Of course, I would object (as would most historians of the period in question) that there was a second Roman Empire, in continuity with the first, which endured for another millennium from the time of Justinian, about A.D. 500, to the reign of Constantine XI Palaeologus in 1453, when Sultan Mehmet II captured the city after an epic siege (told very entertainingly in the book 1453 by the popular historian Roger Crowley) involving a fantastically big cannon, the legendary Janissaries, and the renaming of the Christian capital by the Turk Istanbul.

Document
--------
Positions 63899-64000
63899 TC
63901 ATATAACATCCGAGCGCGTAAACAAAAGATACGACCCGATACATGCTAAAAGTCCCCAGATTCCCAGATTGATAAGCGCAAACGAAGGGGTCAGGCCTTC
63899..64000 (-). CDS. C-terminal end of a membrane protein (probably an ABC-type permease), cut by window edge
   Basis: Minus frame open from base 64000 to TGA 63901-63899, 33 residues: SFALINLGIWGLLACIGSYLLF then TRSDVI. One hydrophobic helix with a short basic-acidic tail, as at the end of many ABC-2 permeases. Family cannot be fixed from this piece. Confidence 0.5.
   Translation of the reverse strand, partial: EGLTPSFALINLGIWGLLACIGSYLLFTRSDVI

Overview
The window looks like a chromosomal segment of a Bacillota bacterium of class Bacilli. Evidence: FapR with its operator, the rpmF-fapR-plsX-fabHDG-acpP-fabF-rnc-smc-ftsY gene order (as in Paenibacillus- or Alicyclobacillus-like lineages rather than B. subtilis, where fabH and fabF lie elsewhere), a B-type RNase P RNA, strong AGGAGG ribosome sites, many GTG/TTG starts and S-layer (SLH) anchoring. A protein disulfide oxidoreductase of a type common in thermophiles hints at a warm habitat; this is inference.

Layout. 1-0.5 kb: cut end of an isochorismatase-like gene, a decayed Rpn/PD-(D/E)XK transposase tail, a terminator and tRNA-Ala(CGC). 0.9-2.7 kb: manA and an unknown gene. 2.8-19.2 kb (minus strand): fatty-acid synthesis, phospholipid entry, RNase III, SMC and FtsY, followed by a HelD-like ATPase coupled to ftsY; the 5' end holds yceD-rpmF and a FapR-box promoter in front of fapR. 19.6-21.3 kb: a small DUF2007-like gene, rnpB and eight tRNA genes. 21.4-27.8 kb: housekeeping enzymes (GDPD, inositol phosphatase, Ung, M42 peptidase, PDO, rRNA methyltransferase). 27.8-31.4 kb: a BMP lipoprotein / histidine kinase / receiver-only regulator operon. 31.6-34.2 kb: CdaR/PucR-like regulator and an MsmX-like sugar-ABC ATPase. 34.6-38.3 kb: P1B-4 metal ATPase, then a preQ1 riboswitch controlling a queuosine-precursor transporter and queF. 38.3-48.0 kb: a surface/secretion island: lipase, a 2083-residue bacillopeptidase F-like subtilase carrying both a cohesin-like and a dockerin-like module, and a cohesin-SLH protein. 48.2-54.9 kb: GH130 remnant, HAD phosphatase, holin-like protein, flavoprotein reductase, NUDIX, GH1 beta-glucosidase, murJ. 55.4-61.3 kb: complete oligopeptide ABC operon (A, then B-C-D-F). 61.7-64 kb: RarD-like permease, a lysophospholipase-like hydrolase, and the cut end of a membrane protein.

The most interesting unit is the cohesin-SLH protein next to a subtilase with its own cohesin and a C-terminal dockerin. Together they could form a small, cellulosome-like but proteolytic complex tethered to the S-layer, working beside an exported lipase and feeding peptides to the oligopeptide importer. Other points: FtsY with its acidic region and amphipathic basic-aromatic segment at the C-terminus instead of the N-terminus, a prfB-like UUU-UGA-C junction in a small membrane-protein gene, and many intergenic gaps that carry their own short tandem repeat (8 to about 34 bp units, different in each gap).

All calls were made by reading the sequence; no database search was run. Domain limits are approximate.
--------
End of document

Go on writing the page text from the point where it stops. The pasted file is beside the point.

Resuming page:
- “You notice the great, strange world!”
- Strive as Translator to Convey the Image
- Resting in knowledge “limpid as pure air”…
- The Holidays: Cowboys, Coffee, and Wily Odysseus
- Correcting Children
- “Bear with me: I am by nature inclined to anger.”
- Odysseus, that endured much, sleeps.
- Augustine’s Providential Digression
- Merlin’s Last Days, by Greg Krehbiel [Review]